who has augmented her prodigious endowment
with yet another unique talent, thus falling heir
to the title "Queen of Quiver."
BUT THE BEST is saved for last. That is the
invariable law of strip. And last is Morganna.
Morganna is not just beautiful. She is radiant.
She smiles and fills the theatre,with sunshine.
Her stage set is pastel. The evening gown bit
it not for her. Her image is mod, and she starts
light in a cutaway leotard.
The nusic plays, the drum beats, and Mar-
ganna, innocent imp that she is-so ladlylike
and yet slinky like a cat-seems to prance about
the stage possessed, her feet barely touching the
ground.'
A bit of her leotard falls away. Smooth skin
shines in the pale purple light. Then she takes
off . . . ah . .. she takes . . . a feather and . .
Ohgo(1OhgodOhgod.
WHEN URBAN renewal last spring eliminated
Toledo's Town Hall Burlesque, city fathers be.-
lieved they had seen the last of strip tease in
their fair city.
At least they hoped so. For when they heard
the plans of former burlesque star and Town Hall
owner Rose LaRose to relocate her strip joint in
the heart of Toledo's uptight downtown banking
district, they reacted with the altruistic zeal of
the Ann Arbor vice squad attempting to head off
an obscene drama.
Last March the Toledo city council passed an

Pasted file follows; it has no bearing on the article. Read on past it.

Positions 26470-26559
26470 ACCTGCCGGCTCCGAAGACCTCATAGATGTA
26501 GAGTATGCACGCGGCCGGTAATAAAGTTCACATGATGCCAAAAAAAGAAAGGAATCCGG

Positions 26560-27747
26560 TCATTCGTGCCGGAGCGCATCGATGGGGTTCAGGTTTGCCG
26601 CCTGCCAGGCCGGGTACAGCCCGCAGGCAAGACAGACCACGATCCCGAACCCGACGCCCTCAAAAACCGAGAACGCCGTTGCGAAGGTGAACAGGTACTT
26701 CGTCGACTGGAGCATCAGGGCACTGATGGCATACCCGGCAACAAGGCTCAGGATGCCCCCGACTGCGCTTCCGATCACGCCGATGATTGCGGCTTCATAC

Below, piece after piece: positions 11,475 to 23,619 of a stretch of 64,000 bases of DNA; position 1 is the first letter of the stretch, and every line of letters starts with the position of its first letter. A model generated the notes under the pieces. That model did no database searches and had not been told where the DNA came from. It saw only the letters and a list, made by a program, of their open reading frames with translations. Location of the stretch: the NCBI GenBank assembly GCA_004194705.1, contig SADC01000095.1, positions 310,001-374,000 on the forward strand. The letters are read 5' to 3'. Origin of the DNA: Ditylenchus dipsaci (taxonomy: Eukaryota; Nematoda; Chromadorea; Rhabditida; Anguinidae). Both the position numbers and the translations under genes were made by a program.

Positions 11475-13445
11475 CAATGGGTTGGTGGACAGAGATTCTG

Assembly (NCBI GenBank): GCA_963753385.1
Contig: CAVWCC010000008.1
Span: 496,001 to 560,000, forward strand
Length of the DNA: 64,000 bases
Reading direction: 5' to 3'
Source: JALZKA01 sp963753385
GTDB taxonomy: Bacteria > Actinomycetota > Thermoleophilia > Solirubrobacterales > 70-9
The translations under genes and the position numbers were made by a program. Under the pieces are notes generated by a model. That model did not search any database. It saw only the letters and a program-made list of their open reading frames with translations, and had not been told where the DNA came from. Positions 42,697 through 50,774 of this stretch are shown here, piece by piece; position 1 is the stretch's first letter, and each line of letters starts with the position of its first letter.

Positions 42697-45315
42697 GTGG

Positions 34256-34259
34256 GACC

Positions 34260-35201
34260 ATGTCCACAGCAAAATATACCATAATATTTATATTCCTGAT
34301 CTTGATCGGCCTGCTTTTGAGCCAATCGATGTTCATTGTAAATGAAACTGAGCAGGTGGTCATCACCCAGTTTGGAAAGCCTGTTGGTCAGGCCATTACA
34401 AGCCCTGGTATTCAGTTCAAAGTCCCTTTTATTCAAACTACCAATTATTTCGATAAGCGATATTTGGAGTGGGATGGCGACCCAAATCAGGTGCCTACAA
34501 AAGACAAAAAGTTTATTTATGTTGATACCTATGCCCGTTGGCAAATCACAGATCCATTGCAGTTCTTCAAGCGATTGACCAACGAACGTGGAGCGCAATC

"anti-burlesque ordinance" which specifically for-
bid "lewd dancing" in the city.
But a year later strip tease still rivals the art
gallery as Toledo's biggest cultural attraction. Af-
ter a suit brought by Miss LaRose, a federal court
ruled that the antistrip doctrine could not go
into effect until its constitutionally has been
tested. In the meantime, it is business as usual at
the Esquire.
IT WAS TIME for my visit with Rose LaRose.
Tom led me to Miss LaRose's private office. There,
ensconced behind a desk,, and next to an obvious-
ly never used dressing table constructed entirely
of mirrors, was Rose LaRose.
Rose LaRose was dressed in black tights and
leotard, a black skirt, a large white furry hat,
and a pendant with the name "Rose LaRose."
She was definitely middle aged, but judging from
her remarkably youthful figure, I could easily
believe that she had been a star stripper only 10
years before.
"How did you like the show?" she asked.

"It was very impressive. The girl
young and attractive."
"I'm glad you noticed."
We sat down on a white leathe
began to talk about burlesque.
"How did you start in burlesque?
"I started at Minsky's in New
Billie Minsky's secretary."
"What did you think of 'The N
Raided Minsky's?"